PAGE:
Speed Walking Tips

by Bea | September 24th, 2009 | Walking

Some people are walkers, some people are joggers, and some people are runners. Others, well, they are speed walkers.

I do not know if you have ever seen a person speed walking. I remember the first time I saw a speed walker was on Malcolm in The Middle when Hal was training to be a speed walker. Seeing a speed walker is still a rare occasion for me, but I do know that it is popular amongst some people. There was even a lady (whose daughter ran track at a different high than me but during the same years) from New Hampshire who sped walked in the 2008 Beijing Olympics! Her name is Joanne Dow, and she has been one of the top female race walkers in the U.S. for more than 12 years.

So, how exactly does one speed walk? I am not an expert by any means, but I will do my best to try to give you some pointers.

arm positionFirst things first– Stand up tall. The key to speed walking is posture. Not only do you want to protect yourself from injuries, but without posture, your walk will be ruined. It is important to elongate the spine; keeping your behind under your body. A hint for this posture is to pull in your abdomen and to squeeze your butt cheeks. The next step of the posture is to keep your head up and your chin parallel to the ground. Your focus should be around 20-25 feet in front of you.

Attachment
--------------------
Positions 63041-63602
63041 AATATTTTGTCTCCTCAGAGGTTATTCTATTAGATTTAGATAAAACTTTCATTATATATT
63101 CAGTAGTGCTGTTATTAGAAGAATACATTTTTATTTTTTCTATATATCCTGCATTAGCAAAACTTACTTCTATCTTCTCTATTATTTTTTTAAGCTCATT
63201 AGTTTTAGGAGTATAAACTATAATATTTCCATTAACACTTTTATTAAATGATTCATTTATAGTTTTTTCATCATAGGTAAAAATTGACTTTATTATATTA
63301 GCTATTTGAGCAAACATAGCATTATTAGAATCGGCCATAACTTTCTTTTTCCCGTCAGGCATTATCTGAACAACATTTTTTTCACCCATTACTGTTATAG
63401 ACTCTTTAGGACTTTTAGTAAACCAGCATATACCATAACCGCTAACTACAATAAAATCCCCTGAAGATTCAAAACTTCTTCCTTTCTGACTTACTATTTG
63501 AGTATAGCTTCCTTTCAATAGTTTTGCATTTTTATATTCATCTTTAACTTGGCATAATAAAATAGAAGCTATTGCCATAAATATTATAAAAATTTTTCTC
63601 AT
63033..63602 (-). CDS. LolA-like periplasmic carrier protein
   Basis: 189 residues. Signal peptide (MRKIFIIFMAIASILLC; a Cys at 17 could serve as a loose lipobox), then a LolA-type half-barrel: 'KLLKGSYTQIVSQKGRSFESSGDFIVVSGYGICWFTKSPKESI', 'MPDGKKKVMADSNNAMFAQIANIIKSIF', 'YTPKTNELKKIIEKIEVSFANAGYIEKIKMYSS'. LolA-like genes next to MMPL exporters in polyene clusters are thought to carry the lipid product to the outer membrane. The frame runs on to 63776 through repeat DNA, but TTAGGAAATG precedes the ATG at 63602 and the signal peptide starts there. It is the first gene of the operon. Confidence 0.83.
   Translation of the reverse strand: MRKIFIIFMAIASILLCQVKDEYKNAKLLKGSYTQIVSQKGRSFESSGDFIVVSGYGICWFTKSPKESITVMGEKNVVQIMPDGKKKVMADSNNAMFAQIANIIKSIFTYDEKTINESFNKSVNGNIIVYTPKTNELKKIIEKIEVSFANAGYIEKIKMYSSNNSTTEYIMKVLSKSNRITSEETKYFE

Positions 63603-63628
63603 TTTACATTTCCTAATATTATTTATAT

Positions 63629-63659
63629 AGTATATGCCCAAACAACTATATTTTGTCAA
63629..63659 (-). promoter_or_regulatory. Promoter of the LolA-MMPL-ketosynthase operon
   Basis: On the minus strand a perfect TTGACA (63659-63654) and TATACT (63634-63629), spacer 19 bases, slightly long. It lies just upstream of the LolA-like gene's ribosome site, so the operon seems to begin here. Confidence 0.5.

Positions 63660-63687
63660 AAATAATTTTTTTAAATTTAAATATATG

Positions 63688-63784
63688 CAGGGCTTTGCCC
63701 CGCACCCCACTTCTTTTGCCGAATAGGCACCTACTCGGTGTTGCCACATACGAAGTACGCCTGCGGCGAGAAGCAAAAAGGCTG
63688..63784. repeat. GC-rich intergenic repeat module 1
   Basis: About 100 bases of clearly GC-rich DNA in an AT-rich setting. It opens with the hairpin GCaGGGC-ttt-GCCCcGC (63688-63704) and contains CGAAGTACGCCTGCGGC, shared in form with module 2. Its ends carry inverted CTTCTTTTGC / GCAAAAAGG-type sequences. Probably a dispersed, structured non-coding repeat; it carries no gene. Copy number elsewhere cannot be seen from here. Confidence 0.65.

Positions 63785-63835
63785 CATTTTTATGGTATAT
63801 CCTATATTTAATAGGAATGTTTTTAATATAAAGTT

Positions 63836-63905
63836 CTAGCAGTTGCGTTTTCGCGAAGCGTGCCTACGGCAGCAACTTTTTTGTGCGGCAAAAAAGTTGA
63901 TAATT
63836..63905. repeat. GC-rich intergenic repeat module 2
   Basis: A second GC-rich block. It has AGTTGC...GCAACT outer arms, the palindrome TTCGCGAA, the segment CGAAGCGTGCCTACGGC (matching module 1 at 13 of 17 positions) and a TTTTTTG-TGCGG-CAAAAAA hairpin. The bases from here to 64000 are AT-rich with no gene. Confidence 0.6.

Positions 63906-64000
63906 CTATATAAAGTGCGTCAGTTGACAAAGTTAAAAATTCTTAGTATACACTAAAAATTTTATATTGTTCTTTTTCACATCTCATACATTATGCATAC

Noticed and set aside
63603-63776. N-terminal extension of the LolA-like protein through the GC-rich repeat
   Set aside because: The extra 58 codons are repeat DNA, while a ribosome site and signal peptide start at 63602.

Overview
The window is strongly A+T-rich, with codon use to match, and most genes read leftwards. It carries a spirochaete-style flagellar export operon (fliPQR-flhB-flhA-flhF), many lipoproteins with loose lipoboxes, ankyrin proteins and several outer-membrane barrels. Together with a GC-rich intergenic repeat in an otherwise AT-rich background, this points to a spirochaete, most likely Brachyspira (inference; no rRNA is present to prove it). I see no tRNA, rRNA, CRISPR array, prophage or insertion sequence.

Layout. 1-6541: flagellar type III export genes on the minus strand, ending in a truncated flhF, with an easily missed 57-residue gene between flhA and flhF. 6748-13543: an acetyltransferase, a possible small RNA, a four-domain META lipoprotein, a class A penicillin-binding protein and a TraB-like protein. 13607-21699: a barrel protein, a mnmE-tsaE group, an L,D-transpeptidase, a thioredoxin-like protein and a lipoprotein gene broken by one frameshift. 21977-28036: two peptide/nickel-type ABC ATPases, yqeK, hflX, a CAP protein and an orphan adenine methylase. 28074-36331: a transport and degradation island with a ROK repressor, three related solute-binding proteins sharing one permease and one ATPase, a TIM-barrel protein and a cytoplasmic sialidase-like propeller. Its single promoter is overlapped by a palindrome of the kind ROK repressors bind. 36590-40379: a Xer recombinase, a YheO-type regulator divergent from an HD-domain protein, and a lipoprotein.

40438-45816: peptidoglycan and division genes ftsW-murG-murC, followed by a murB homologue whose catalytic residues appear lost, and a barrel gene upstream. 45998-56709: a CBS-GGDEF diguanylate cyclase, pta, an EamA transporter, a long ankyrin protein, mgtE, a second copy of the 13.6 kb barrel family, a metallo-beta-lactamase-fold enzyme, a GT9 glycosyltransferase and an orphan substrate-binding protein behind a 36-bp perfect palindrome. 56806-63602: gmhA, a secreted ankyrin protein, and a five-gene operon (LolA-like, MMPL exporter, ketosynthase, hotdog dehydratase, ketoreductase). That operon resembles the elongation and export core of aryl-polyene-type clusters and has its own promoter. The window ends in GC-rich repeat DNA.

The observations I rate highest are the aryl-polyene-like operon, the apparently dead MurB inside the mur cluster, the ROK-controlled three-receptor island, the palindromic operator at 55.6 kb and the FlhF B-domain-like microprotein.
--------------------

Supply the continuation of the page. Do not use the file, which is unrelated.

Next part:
Arm swing is another important factor. Your arms should never be drawn up to your ears. It should be a relaxed motion, and your elbow should be bent to form a 90 degree angle in your arm . Your hands should be loosely closed.

One of the most important aspects of the walk that you need to learn how to do to distinguish yourself from a normal walker is the movement below your waist. This is a very difficult technique that requires you to have flexible hips. In theory, the leg will swing forward and land on the heel. The ankle is bent and the toes are pointed up at a 45 degree angle. More information about the leg movement can be found here.

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All health and fitness information is provided for educational purposes. Please consult with your physician before beginning any exercise regimen.